Having ncRNAs as part of their structure gives paraspeckles unique properties; for example, unlike other intranuclear bodies, paraspeckle structure persists during most of mitosis, with the exception of telophase, in the absence of association with condensed chromatin [3]. This observation implies that long ncRNAs can themselves function as a scaffold for nucleation. In contrast, nucleoli and Cajal bodies disassemble when cells enter mitosis because association with their target loci is a prerequisite for nucleation [24,25]. It should be noted that RNAs associated with these nuclear bodies (for example, pre-rRNA and snRNA) are relatively small compared to MENε/β). The biogenesis of Cajal bodies exhibits the hallmarks of stochastic self-organization [26]. An important focus of future investigations will be to determine to what extent paraspeckle formation is consistent with the self-organization model.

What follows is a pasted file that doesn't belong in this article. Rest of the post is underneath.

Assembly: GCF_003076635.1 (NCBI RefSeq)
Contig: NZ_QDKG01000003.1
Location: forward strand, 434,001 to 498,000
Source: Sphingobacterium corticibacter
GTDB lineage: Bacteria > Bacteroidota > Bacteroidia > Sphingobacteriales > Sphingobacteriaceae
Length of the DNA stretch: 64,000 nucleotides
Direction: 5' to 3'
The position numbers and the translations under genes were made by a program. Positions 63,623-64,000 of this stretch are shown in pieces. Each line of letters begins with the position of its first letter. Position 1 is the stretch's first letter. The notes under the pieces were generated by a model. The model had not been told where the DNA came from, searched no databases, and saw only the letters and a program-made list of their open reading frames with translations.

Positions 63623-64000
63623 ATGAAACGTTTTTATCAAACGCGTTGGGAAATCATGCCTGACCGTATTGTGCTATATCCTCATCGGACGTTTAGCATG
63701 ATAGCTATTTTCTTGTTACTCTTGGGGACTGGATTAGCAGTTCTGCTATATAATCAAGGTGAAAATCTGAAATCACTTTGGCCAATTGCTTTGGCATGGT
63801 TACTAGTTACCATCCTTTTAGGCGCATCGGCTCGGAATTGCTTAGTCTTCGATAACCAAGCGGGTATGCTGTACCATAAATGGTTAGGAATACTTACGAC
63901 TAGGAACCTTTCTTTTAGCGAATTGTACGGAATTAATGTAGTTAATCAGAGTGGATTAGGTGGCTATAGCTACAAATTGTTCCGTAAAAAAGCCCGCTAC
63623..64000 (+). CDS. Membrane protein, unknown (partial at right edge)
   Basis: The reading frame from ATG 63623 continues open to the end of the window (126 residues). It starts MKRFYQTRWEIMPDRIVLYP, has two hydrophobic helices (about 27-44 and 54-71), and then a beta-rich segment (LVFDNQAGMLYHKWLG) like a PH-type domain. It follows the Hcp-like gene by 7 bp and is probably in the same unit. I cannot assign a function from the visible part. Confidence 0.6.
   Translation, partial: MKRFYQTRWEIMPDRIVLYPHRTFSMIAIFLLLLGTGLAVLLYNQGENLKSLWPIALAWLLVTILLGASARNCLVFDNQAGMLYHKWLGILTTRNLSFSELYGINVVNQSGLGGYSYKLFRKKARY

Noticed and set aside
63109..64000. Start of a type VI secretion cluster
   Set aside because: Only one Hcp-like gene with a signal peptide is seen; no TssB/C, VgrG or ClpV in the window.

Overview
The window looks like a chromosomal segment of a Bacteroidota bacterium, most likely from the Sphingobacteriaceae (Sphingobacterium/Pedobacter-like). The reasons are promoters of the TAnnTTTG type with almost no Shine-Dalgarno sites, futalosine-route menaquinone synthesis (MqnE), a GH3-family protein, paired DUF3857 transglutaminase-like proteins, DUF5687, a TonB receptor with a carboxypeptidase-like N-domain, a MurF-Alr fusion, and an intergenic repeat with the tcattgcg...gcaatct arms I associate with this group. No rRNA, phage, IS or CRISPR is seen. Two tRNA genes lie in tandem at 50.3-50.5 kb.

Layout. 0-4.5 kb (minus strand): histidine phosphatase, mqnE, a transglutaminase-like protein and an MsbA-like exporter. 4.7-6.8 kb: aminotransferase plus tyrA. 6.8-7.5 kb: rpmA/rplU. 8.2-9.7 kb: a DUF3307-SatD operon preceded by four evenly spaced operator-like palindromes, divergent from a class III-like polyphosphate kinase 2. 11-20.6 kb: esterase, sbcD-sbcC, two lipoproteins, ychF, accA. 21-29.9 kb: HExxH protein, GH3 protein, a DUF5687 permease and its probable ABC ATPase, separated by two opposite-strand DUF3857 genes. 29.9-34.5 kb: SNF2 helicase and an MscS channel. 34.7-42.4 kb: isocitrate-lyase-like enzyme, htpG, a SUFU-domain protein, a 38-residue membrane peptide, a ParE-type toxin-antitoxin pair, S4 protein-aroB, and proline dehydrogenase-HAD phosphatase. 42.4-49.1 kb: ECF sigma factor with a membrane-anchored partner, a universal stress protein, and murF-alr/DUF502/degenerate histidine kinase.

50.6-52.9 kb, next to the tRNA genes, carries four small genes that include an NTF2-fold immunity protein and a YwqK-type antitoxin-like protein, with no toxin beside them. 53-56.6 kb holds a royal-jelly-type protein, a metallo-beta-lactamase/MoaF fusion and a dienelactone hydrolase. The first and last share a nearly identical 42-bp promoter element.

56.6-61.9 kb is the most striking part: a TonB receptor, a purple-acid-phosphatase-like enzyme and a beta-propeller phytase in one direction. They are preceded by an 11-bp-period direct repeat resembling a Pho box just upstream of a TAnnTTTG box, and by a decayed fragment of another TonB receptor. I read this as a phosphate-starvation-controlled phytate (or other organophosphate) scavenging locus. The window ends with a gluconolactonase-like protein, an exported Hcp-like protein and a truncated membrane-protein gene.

The identification of MENε/β as a component of paraspeckles has raised many more questions, rather than simply answering the question of what a paraspeckle is. The depletion of MENε/β RNA profoundly affects the structural integrity of paraspeckles, which does not necessarily exclude the possibility of the presence of other structural/functional RNAs in paraspeckles. Transcriptome analysis of isolated paraspeckles, for example, may lead to the identification of ancillary RNA components. Through mechanical and functional characterization of paraspeckles, with emphasis on the RNA components, we will gain substantial insights into the dynamic nature of these nuclear bodies - in particular, how they are assembled into large ribonucleoprotein complexes and how they find their targets on chromatin and/or in particular nuclear domains. These insights should be relevant to our understanding of the dynamics of other nuclear bodies as well.

Acknowledgements

We thank members of the Hirose laboratory, in particular T Naganuma, K Aoki and T Kawaguchi for helpful discussions. We also thank K Watanabe and T Misteli for their continuous support and encouragement.